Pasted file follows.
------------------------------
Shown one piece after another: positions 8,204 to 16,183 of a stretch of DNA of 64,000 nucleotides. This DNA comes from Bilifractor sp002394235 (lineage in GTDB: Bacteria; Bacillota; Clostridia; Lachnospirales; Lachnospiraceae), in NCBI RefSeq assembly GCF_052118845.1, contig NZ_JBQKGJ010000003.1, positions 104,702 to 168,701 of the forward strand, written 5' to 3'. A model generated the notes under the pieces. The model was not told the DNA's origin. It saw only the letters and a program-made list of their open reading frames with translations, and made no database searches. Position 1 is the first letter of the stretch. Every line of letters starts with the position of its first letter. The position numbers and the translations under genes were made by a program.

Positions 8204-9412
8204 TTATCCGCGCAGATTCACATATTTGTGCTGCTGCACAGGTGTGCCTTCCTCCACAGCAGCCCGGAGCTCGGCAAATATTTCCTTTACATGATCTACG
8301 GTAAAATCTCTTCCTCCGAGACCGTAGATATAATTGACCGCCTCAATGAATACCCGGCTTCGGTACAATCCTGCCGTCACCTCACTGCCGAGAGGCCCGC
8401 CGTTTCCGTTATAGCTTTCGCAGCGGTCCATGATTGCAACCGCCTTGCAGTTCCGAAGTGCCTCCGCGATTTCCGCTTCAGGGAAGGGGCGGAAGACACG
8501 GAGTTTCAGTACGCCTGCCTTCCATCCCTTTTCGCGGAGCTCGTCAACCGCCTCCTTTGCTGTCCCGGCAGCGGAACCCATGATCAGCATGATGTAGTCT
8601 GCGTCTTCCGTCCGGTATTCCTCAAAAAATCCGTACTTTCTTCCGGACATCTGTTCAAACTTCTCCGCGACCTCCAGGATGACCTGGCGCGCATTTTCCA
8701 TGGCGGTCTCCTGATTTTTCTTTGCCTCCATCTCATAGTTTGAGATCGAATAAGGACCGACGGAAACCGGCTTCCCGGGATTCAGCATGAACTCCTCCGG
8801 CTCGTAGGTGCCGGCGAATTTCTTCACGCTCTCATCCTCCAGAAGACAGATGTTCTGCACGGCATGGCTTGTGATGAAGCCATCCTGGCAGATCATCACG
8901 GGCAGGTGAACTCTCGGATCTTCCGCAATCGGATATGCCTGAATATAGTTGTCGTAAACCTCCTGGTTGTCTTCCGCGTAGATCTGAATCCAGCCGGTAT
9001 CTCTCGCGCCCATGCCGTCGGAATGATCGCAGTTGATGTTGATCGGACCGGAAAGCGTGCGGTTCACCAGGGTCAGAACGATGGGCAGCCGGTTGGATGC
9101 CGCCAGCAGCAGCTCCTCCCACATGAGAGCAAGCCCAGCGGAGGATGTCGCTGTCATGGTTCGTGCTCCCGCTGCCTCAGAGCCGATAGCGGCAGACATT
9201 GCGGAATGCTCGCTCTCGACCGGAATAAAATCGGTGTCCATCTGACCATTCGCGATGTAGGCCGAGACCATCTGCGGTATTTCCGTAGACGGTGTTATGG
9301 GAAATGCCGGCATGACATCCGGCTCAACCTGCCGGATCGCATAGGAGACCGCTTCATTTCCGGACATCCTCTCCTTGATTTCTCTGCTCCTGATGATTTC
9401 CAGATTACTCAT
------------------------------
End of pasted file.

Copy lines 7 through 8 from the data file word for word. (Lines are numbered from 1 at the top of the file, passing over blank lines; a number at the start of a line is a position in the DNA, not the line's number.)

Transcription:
8601 GCGTCTTCCGTCCGGTATTCCTCAAAAAATCCGTACTTTCTTCCGGACATCTGTTCAAACTTCTCCGCGACCTCCAGGATGACCTGGCGCGCATTTTCCA
8701 TGGCGGTCTCCTGATTTTTCTTTGCCTCCATCTCATAGTTTGAGATCGAATAAGGACCGACGGAAACCGGCTTCCCGGGATTCAGCATGAACTCCTCCGG